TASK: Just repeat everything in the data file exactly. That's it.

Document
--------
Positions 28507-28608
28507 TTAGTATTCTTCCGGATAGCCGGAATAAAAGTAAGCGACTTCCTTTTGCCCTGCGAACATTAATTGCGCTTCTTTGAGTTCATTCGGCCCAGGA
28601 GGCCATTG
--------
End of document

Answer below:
Positions 28507-28608
28507 TTAGTATTCTTCCGGATAGCCGGAATAAAAGTAAGCGACTTCCTTTTGCCCTGCGAACATTAATTGCGCTTCTTTGAGTTCATTCGGCCCAGGA
28601 GGCCATTG